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Date:   03 September, 2014  
 
Focus: Small animals - dogs, cats, hamsters, guinea pigs, turtles & rabbits

 

The young Beagle barks
and barks every few minutes   

Dr Sing Kong Yuen, BVMS (Glasgow), MRCVS
First written:  30 June, 2013
Date:   03 September, 2014  
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Sunday, June 30, 2013

Ventriculocordectomy (devocalisation) of a Beagle using the laryngotomy approach

 
Devocalisation in a Beagle

"The Vet book makes it sound so easy," I said to Dr Daniel as I was preparing to operate on this rarely done surgery using the laryngotomy approach. "Pull out the vocal cords, cut it and suture the ends of the excised folds. There is a very small space to operate and after excising the vocal cords, the ends shrink and there is no possibility of suturing. I use electro-excision to control bleeding. But there is always a lot of bleeding in this surgery."

Sometimes I wonder whether the author of the article in "Small Animal Surgery 4th Edition, Theresa Welch Fossum" has ever done this surgery in the dog and actually stitch up the ends of the excised vocal cords, as illustrated in the article.

I have done this operation in racehorses with laryngeal paralysis  at the Singapore Turf Club when I was an equine vet. It was also a bloody surgery. 

For dogs, there is an oral approach which I don't do as there are complaints of ineffectiveness in many cases. It is less expensive.

For this Beagle, he was neutered but he still has a habit of barking the whole day long, disturbing the neighbours. It was either death by lethal injection as required by the authorities or this surgery. I tried to dissuade owners from doing it by training the dog but it is easier said than done (e.g. electric collars, spray collars activated by barking). 

After some weeks, the owner brought this dog in for the surgery.  In my 40 years in practice, I have had performed around 5 of such operations in the dog only in cases of desperation by the dog owner. It is not a surgery I will do as it is deemed cruel to dogs.

The operation is recorded to share my experience with other vets researching the internet for such cases.

ANESTHESIA
Domitor + Ketamine at 80% of the calculated weight via the IV drip.* 
Dom = 0.45 ml + Ket = 0.56 ml IV at 80%.  5 years old,  14 kg bodyweight.
Atropine 1 ml IM after that. Isoflurane gas + O2 via a smaller endotracheal tube (size 6) so that it can be pushed to one side to access one of the vocal cords for excision. 
Maintenance dose as high as 3.5%.
*Dog went rigid and head extended after Dom + Ket were given via the IV drip. Duration of a few seconds. Atropine 1 ml IM given. No recurrences of excitement.

SURGERY
Electro surgery use to incise the skin, separate the sternohyoid muscles and incision of the midline of the thyroid cartilage and to excise the vocal folds.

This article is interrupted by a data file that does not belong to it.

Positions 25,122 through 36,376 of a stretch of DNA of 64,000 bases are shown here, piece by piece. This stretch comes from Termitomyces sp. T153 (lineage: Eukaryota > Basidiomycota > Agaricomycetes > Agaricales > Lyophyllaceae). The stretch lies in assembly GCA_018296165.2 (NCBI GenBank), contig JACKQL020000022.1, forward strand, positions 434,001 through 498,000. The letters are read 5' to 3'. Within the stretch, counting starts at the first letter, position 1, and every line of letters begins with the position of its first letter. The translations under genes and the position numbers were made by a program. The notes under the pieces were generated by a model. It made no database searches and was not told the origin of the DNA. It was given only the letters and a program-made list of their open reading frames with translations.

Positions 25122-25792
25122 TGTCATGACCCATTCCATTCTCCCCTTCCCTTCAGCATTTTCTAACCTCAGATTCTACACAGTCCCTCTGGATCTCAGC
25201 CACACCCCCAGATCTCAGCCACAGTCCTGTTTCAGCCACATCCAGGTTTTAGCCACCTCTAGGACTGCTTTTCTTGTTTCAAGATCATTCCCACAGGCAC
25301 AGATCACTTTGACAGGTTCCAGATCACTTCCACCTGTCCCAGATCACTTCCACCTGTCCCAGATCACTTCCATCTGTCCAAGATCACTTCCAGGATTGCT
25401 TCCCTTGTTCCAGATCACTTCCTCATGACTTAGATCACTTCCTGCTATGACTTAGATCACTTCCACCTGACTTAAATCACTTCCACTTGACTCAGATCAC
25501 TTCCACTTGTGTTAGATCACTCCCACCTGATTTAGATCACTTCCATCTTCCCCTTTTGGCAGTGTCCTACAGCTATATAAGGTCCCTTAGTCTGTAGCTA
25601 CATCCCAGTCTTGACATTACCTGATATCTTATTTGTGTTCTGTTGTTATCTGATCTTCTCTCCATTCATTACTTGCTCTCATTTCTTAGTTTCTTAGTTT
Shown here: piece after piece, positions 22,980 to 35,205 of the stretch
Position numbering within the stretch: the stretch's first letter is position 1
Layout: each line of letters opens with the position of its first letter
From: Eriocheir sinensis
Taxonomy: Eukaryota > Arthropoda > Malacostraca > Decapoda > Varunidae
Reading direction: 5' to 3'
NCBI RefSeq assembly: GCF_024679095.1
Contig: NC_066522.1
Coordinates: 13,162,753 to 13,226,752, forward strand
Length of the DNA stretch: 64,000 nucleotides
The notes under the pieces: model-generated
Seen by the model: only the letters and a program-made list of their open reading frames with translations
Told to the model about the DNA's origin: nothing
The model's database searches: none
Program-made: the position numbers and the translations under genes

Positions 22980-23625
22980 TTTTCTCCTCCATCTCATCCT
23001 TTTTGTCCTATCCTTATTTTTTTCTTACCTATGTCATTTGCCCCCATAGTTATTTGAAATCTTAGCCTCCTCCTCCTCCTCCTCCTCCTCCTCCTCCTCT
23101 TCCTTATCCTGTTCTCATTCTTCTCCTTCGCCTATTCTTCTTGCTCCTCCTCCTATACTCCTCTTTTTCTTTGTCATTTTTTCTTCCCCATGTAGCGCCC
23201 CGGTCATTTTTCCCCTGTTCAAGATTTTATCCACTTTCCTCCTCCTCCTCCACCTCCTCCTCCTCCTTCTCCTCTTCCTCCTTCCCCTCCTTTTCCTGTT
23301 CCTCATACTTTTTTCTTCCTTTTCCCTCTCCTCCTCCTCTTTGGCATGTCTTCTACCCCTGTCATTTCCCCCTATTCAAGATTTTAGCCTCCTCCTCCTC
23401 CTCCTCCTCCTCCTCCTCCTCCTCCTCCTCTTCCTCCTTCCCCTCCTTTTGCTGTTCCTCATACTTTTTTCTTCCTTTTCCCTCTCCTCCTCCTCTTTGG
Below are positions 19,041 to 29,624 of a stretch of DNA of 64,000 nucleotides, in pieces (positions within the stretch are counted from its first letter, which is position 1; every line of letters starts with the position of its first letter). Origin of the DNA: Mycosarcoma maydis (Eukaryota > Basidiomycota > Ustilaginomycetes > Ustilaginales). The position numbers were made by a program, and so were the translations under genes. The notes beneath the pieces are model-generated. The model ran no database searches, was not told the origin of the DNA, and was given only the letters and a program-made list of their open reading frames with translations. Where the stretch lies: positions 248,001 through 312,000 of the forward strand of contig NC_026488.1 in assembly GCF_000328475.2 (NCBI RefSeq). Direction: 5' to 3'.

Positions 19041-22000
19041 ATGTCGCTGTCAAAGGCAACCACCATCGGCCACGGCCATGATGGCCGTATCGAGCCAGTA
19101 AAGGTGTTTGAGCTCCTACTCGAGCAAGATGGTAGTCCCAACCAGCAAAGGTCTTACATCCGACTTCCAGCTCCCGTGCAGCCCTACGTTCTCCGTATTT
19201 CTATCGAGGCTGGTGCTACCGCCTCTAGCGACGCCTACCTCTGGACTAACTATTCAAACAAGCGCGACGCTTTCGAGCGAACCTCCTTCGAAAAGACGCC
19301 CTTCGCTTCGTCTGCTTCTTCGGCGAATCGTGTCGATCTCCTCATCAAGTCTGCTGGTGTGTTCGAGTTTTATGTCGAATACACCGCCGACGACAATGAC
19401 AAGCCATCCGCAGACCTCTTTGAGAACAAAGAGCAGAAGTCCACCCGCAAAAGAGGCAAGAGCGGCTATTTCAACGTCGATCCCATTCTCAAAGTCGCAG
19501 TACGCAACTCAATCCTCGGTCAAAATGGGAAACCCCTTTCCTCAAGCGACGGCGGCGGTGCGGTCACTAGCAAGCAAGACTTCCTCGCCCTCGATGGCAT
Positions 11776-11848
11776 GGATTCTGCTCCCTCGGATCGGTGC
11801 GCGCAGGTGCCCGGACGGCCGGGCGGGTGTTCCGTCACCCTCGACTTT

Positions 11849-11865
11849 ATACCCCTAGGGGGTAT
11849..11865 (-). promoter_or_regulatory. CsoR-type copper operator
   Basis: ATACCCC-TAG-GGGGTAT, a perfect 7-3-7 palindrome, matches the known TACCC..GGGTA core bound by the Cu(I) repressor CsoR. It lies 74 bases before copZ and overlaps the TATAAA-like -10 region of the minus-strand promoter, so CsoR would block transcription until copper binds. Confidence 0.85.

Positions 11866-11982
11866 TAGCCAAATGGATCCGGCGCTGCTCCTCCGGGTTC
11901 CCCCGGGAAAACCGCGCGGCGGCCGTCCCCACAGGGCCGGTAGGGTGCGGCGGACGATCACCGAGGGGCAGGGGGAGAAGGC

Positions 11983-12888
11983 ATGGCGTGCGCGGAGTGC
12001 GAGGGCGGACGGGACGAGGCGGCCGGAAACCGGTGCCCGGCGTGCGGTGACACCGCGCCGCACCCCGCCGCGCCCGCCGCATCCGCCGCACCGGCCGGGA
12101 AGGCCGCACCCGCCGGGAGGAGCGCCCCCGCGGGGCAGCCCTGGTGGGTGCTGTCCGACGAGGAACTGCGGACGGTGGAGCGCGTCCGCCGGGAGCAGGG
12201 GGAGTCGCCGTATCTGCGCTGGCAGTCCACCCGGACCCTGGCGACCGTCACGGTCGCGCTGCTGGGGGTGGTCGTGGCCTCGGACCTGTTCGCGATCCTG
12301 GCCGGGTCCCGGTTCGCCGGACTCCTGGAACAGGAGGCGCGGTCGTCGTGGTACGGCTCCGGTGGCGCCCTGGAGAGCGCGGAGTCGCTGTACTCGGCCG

The dog's head is place over a bottle to extend his neck.
Electro-excise skin and midline of the sternohyoid muscles retracted
Midline of thyroid cartilage electro-incised. The endotracheal tube could be seen taking up 50% of larynx

My assistant retracted thyroid cartilage so that the vocal folds could be seen. As the laryngeal space is so small, it is extremely difficult to see the depression in which the vocal folds reside. Insert the forceps into this depression slit and pull the vocal fold (around 1 cm x 8 mm across in this Beagle) out with the forceps.

View cranially and laterally into the laryngx for a depression slit. Use forceps to pinch out one tip of the vocal fold. Another forceps clamp below. Pull out as much as possible. I used the electro-excision to cut off the fold above the forceps and below the forceps whenever possible.

No stitching of the mucosa of the cut off vocal folds as stated in the Vet book as there is not much space to manipulate. This was not done by me in all my cases.

Lots of bleeding from the surgical areas, into the endotracheal tube and lungs. I was unable to stem the bleeding as it was not possible to locate the bleeders. The left vocal fold area has lesser bleeding. This profuse bleeding has been present in all the past cases including the horse. I stitched up thryoid cartilage, sternohyoid muscles and skin. I injected Antisedan to wake up dog after surgery. Bleeding continued to flow out from the nostrils for over 30 minutes after surgery.       

UPDATE ON JUL 6, 2013. The dog went back on Day 3 after surgery and to date, at Day 7 after surgery, no complaints were received from the owner. This case report is written to share knowledge of the ventral approach to devocalisation in the dog as it is rarely done. As debarking is deemed cruel to dogs, I discourage this surgery. The laryngotomy approach which is more effective than the oral approach. 

Most barking dogs in Singapore apartments are generally euthanased if the owners have been summoned by the authorities to get rid of them, owing to complaints by neighbours who may be working night-shifts or have babies needing silence. Training to change the anti-social behaviour and neutering are advised by me and only when the owners have no success will this surgery be done.  I do not perform this surgery unless the dog has to be euthanased, not being renewed in its licence or evicted under the terms and conditions of the regulatory or housing authorities.

OTHER CASE STUDIES ARE AT:


Debarking - Ventral and Oral approaches in surgery and Alternatives
 

Updates will be on this webpage:
www.sinpets.com/F5/20130707ventriculocordectomy_
debarking_devocalisation_dog.htm


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